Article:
View the Foundation’s 2019 Summary of Grants – available here!



Continued Christmas Tradition Benefits Children
December 7, 2020

Continued Christmas Tradition Benefits Children

The Rees-Jones Foundation Awards Funding to 14 Organizations for Christmas Gifts

It was the wish of our founders, Jan and Trevor Rees-Jones, that children whose families are homeless during the holiday season receive a gift on Christmas. As such, The Rees-Jones Foundation has funded nonprofit organizations across North Texas since 2009 for that purpose. Because of this partnership, children residing in homeless shelters are able to experience the excitement of discovering what Santa has left under the tree; a collection of memories so many of us are fortunate enough to hold dear.

This year, given the hardships compounded by COVID-19, the Foundation felt this initiative was especially needed. The Foundation granted a total of $42,000 to 14 organizations that will provide 1,832 children with Christmas gifts and holiday meals. Among those organizations are SafeHaven, The Family Place, and Interfaith Family Services.

SafeHaven of Tarrant County

The mission of SafeHaven is to end domestic violence through safety, support, prevention, and social change.

A parent shops for Christmas gifts in 2019 (Photo provided by SafeHaven).

Domestic violence survivors and their children leave everything behind to start new lives, and often arrive in emergency shelters with only the clothes on their backs. Celebrating the holidays while in shelter brings a sense of normalcy back into the lives of these families, and SafeHaven works hard to ensure that Christmas is a magical holiday for all children who have witnessed domestic violence. Christmas gives these children the opportunity to be surprised, shows them that they are loved and matter in this world, and helps them look forward to the possibility of better things in the future.

SafeHaven will be hosting a virtual version its annual Santa’s Sack Toy Donation Drive this year. As opposed to the traditional, community toy drive orchestrated in years past, donors are asked to make purchases through SafeHaven’s online wish lists this year.

In the days before Christmas, mothers who are staying in SafeHaven’s shelters are able to choose gifts for each of their children in a store-like experience.

“SafeHaven is committed to making this year’s holiday memory heartwarming, ensuring that survivors and their children will remember Christmas in the shelter for years to come,” said Amy Hampton, private grants manager at SafeHaven.

The Family Place

The mission of The Family Place is to empower victims of family violence by providing safe housing, counseling and skills that create independence while building community engagement and advocating for social change to stop family violence.

Christmas day 2019 at The Family Place (Photo provided by The Family Place).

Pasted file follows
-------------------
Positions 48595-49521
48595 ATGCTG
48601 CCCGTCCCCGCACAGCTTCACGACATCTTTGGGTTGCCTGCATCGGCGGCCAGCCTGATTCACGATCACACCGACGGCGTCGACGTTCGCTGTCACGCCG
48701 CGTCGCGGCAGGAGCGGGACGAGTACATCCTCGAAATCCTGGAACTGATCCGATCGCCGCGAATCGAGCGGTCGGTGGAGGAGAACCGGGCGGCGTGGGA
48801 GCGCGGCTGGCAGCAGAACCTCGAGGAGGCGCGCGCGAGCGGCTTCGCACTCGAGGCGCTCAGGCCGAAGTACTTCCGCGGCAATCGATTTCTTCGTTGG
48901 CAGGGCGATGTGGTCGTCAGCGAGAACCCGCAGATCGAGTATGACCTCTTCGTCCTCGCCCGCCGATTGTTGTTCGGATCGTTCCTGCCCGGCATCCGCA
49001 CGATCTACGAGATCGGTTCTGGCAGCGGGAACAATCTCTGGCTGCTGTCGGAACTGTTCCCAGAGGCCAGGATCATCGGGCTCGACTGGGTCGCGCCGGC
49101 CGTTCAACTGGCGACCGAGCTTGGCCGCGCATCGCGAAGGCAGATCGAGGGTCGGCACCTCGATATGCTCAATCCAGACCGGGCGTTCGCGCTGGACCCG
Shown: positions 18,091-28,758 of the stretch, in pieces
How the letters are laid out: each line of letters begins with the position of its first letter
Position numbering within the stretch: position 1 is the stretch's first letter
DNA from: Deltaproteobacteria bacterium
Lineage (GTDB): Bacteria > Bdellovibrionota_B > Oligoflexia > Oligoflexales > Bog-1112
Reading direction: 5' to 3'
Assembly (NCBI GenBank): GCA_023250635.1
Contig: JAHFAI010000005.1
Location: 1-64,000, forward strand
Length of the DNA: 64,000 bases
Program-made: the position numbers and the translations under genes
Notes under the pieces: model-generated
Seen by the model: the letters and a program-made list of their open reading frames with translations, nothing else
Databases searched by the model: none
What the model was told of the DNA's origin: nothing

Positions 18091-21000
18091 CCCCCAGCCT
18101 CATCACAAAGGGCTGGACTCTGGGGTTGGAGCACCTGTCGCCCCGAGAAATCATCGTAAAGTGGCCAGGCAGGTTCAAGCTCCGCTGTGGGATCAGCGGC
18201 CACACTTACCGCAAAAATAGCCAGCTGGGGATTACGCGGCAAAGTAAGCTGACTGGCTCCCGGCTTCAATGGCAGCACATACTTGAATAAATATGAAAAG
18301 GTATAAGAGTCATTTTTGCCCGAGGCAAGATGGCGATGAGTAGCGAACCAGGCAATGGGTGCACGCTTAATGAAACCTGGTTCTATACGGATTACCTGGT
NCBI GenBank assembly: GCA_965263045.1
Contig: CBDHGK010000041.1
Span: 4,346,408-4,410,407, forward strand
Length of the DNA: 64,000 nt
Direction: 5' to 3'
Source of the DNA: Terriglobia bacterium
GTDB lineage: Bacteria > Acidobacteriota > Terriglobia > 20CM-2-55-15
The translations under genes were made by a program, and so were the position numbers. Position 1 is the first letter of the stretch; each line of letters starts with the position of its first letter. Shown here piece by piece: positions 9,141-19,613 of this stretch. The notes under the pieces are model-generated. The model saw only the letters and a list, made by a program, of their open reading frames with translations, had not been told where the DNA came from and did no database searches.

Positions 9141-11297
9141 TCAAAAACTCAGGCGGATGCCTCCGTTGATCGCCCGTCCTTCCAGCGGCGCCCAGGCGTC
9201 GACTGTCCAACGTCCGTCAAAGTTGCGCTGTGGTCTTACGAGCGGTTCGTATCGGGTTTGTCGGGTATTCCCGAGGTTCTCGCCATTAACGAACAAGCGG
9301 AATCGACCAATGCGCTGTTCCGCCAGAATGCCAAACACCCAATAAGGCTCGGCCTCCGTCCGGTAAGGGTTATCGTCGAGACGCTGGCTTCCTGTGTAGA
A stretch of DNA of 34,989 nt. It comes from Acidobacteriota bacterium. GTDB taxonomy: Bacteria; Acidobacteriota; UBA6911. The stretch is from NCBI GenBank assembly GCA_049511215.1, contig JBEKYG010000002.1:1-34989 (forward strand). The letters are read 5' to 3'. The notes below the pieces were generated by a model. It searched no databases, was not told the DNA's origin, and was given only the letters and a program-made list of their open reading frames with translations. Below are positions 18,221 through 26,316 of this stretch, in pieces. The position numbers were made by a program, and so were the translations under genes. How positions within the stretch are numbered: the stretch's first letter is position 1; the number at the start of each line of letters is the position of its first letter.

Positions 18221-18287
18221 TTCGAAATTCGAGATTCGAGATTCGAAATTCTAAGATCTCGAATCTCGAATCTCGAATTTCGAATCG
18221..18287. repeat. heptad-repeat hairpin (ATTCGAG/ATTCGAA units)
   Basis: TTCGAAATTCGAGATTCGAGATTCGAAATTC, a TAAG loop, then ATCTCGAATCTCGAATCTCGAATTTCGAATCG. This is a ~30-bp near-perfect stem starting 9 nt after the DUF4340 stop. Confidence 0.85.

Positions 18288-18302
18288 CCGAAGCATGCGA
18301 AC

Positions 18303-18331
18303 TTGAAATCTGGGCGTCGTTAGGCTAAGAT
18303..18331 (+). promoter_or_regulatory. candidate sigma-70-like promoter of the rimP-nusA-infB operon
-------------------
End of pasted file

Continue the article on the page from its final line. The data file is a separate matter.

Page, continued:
“Our agency recognizes how difficult Christmas feels for our children when they are not able to spend time with their family or loved ones due to the physical violence they have experienced,” said The Family Place. “We aim to bring ‘normal’ experiences, joy and laughter to our children during these challenging times.”

In previous years, The Family Place would host large Christmas events during the holiday season. However, due to COVID-19 restrictions, the staff at The Family Place will be holding smaller, socially-distanced events for the children with fun activities like decorating Christmas cookies and ornaments.

In addition to the intimate Christmas gatherings, The Family Place will continue its tradition of offering parents the opportunity to “shop” for Christmas gifts for their children. The Family Place creates a store-like experience for parents using donated Christmas gifts such as laptops and headphones for adolescents, and Legos and baby dolls for the younger children.

Interfaith Family Services

The mission of Interfaith Family Services is to empower families in crisis to break the cycle of poverty.

“This year, we are looking forward to our largest Christmas Store ever,” said Jessica Rood, director of development for Interfaith Family Services. “We have seen 10-12 times the number of families reaching out for assistance this year, and due to the COVID-19 pandemic, we know that it will be difficult for many families to put toys under the tree.”

This year, IFS will be hosting a socially-distanced version of its Annual Christmas Store, which allows parents to “shop” for Christmas gifts for their children, and where children are given the opportunity to shop for their parents. Among toys and educational games, the store also offers a selection of books, pajamas, winter coats, and other clothing.

The Annual Christmas Store is stocked with gifts through the support of community toy drives.  IFS staff and volunteers then coordinate the set-up of the store, which will take place in its newly built Family Empowerment Center in the Lower Greenville area of East Dallas. Partnered with a shopping buddy to guide them through the store, IFS families will be able to shop and visit the gift-wrapping center. The store is truly a one-stop-shop for the client families and graduate families of Interfaith Family Services.



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Category: Grant MakingOriginal Content
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